By Jef With One F
By Chris Lane
By Olivia Flores Alvarez
By Angelica Leicht
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"Layer cakes," Martha Stewart's Living advises us in this month's cover story, "have always had a special emotional power." As ludicrous as that sounds, it's probably true. And that's likely the reason so many artists have used cake as material (a New York grant-giver once told me his agency had dubbed a particular season "the Year of the Pastry"). If cake is, as Martha Stewart would have it, the symbol of a mother's love, then it is highly eligible to be satirized, sexualized and gleefully desecrated, to have "Eat Me" scripted in lovely icing letters across paintings of cakes or to have representations of cakes combined with pornographic imagery, for example. But of all the artists to go into the kitchen, few have come out with works as seriously, intensely and seductively subversive as those of Lisa Ludwig.
If Stewart's homemaker is chemist, artist and diplomat, then Lisa Ludwig is mad scientist, feminist and wedding-obsessed spinster (though in real life she's married to and has exhibited with artist Joe Havel). The elaborate tiered cakes Ludwig makes would make Stewart drool, but they aren't for eating -- indeed, one is titled Pretty Poison. While the ample cakes in Stewart's magazine teeter with loving imperfection, Ludwig's tilt ominously, spiked with wooden matches instead of waxy candles. Cake is a medium that Ludwig has been exploring for some time; her current show at Moody Gallery, the too cutely titled "Frostitution," is developed out of her 1995 "Introductions" show. For Ludwig, cake has become canvas -- but as intriguing as that sounds when you say it, it's also the source of a problem. Two decorated cakes are more inherently alike than two painted canvases, and as a result Ludwig's individual works have a sameness that borders on the bothersome.
"Frostitution" is dominated by five towering masterpiece "cakes" (actually frosted Styrofoam forms) and two series of smaller works, each presented in a baker's dozen: One series consists of miniature, elaborately iced "cakes" while the other is made up of cake slices. The miniature "cakes" are, like the larger ones, made of Styrofoam. But the slices are actual, fluffy cakes; mindless of Martha Stewart's warnings of the dire consequences of ingredient-tweaking, Ludwig has removed butter and oil from her recipe and slow-baked the results to a brick-like hardness.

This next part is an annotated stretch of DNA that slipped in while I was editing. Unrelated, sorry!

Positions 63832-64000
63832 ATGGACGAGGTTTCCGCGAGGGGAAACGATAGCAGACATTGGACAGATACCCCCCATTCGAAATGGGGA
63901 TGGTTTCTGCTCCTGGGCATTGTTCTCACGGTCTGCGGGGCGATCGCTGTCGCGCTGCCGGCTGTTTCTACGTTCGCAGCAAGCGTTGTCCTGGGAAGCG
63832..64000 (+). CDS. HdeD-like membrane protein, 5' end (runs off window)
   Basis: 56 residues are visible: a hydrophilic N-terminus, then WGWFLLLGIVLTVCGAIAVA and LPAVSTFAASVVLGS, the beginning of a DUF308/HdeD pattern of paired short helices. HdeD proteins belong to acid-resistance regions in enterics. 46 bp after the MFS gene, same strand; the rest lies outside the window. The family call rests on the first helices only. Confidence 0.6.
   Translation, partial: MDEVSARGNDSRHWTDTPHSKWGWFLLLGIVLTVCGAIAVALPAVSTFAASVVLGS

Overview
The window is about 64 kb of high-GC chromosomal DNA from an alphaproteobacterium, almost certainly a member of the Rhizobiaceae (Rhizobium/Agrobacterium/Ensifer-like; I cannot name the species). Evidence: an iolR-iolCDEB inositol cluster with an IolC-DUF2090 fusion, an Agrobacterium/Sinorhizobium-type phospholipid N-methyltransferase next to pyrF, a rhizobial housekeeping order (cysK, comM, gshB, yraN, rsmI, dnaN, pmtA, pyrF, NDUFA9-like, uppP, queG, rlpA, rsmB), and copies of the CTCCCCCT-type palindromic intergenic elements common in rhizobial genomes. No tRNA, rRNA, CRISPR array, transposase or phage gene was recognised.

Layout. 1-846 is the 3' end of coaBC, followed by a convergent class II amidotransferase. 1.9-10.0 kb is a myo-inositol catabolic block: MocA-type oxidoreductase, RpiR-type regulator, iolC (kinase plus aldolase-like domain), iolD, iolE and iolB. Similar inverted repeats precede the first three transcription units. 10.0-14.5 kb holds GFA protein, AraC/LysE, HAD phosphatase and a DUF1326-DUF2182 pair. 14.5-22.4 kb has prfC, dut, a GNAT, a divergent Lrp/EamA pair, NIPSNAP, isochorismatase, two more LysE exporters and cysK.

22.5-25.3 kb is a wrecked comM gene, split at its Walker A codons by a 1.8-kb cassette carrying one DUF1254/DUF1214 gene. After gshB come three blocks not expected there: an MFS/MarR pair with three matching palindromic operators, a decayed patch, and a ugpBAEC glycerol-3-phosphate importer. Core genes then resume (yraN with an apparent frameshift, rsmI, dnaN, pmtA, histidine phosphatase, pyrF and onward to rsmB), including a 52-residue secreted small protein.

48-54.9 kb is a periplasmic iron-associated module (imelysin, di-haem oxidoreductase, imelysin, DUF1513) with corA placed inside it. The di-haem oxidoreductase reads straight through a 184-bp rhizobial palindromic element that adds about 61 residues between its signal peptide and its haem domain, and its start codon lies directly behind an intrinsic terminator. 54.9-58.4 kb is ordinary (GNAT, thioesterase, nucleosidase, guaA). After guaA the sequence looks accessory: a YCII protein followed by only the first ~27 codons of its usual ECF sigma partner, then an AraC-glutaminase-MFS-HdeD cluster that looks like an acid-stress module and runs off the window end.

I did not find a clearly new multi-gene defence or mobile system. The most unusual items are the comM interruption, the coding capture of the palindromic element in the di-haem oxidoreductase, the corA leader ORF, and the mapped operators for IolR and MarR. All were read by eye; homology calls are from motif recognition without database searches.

The tone of the show is set by Ludwig's two large Rose Cakes. Each is 28 inches high and covered in layers of fat icing roses so thick that it's difficult to tell where one layer ends and the next begins. These Italianate delicacies would be fit for a Godfather wedding, were their elegance not killed by their ghoulish color -- one is a sick, saturated teal and the other a venomous, monochrome purple.
Ludwig's work emphasizes the painstaking architecture of cake building, aligning it with the traditionally male provenance of construction (in fact, traditional cake decorations such as bows and columns are related to architectural frippery). Still, Ludwig's larger cakes have a human presence that skyscrapers do not. Tears -- a piece that, due to its elegiac tone, should be the last work you see in the show, but instead is the first -- is a seven-tier, funereal tower of Pisa. Wearing a mourning veil fashioned from threaded needles jabbed into each layer of the black cake, the four-foot Tears leans off its pedestal as if contemplating a fall. Tears (why does Ludwig have such a penchant for terrible titles?) is the negation of a celebration, a cake that needs dusting. It's a cake that Martha Stewart, bless her, would hide in the closet.
In her "Baker's Dozen" series, Ludwig is a saboteur, suggesting a subtle terrorist threat to the delicate construction of her miniature cakes. Each is done primly in white, yellow and blue, like a small town decked out for an Easter celebration. Into each, the artist has embedded unlit matches, little land mines waiting to be sparked. Operating much the same way as the tiny eggs and birth control pills Ludwig used to decorate earlier cake works, the matches add a formal and symbolic oomph to a too-pretty series. Thirteen of these little beauties should be plenty, but for Ludwig, unfortunately, it's not: She milks her idea in Pretty Poison, a large black cake with match-head florets.
The "Endless Summer" series -- which consists of 13 doublewide slices of a giant three-layer cake, each petrifying in its individual glass vitrine -- contains the show's most powerful works. The flesh of the cake is an angry red velvet; slabs of thick, white icing slide off the sides of the pieces into creamy, frilly puddles. The layers of each piece sit slightly askew, tectonically dislodged. These servings, no matter how generous, glower with a mildly paranoid housewife subtext; the title itself suggests not the idylls of the Beach Boys album of the same name, but entrapment and boredom. These works have the deliberate bitterness of a Sylvia Plath poem. Plath stuck her head in the oven; Ludwig substituted a cake.
Ludwig's choice is more productive, to be sure. In fact, the artist has provided a literal feast for the eyes. In doing so, she does what art supposedly ought to do in the same way a housewife puts dinner on the table every night. But there again is that inarguable subversion: Ludwig's cakes as art are the very opposite of food.
"Frostitution" is on view through May 24 at Moody Gallery, 2815 Colquitt, 526-9911.